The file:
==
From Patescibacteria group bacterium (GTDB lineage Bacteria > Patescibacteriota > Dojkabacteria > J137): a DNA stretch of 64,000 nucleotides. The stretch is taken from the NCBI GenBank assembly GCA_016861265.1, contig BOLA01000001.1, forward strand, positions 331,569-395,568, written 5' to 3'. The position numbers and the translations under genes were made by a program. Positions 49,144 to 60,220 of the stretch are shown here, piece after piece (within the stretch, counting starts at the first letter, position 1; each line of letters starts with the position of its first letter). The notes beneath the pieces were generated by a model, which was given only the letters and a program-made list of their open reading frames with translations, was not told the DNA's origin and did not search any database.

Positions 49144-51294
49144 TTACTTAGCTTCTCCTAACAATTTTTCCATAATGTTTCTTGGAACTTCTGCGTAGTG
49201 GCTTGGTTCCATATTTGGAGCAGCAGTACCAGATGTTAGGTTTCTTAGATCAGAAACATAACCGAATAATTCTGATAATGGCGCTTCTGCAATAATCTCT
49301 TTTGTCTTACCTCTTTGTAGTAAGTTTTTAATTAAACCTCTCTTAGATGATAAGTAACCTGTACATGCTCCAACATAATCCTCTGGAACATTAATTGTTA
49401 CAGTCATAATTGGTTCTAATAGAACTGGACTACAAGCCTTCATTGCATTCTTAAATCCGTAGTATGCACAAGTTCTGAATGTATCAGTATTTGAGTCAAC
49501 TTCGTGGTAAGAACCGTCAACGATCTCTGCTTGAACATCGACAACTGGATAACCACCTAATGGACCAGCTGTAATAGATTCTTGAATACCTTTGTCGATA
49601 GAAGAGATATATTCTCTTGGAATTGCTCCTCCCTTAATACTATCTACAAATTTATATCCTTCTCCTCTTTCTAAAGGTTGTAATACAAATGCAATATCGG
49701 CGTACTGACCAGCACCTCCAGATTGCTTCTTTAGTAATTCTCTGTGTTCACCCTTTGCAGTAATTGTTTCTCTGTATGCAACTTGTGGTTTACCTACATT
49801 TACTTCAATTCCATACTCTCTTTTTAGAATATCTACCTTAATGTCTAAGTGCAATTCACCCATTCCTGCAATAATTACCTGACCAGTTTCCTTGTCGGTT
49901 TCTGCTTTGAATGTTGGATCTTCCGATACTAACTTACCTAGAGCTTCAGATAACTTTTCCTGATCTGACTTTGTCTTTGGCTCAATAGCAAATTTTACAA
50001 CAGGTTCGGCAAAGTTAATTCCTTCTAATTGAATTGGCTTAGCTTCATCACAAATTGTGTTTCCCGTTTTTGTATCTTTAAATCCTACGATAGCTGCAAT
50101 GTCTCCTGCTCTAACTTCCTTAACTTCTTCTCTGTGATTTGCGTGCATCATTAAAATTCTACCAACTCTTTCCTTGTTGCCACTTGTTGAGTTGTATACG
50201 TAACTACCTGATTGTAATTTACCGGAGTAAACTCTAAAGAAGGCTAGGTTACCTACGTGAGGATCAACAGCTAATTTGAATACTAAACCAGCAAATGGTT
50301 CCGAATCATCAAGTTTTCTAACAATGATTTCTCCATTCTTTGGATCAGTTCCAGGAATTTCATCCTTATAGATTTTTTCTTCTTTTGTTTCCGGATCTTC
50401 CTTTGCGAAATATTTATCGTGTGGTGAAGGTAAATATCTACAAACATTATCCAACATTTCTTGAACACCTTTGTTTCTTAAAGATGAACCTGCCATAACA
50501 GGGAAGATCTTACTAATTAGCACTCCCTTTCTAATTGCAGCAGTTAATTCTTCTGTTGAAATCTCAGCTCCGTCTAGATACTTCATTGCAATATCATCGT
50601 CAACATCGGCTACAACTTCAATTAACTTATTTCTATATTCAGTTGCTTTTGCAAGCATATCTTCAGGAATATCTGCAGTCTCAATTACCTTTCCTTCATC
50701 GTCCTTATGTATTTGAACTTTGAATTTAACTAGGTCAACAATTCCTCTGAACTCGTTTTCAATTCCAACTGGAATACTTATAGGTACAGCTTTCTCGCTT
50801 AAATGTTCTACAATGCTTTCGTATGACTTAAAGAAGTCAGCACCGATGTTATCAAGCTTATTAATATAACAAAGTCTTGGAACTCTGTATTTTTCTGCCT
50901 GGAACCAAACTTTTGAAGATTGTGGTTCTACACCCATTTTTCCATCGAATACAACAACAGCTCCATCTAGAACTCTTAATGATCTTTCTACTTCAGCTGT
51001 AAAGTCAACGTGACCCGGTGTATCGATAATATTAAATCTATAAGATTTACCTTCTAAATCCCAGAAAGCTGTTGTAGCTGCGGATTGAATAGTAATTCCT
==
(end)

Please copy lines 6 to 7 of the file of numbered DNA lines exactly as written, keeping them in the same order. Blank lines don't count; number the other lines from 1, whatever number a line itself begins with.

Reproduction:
49401 CAGTCATAATTGGTTCTAATAGAACTGGACTACAAGCCTTCATTGCATTCTTAAATCCGTAGTATGCACAAGTTCTGAATGTATCAGTATTTGAGTCAAC
49501 TTCGTGGTAAGAACCGTCAACGATCTCTGCTTGAACATCGACAACTGGATAACCACCTAATGGACCAGCTGTAATAGATTCTTGAATACCTTTGTCGATA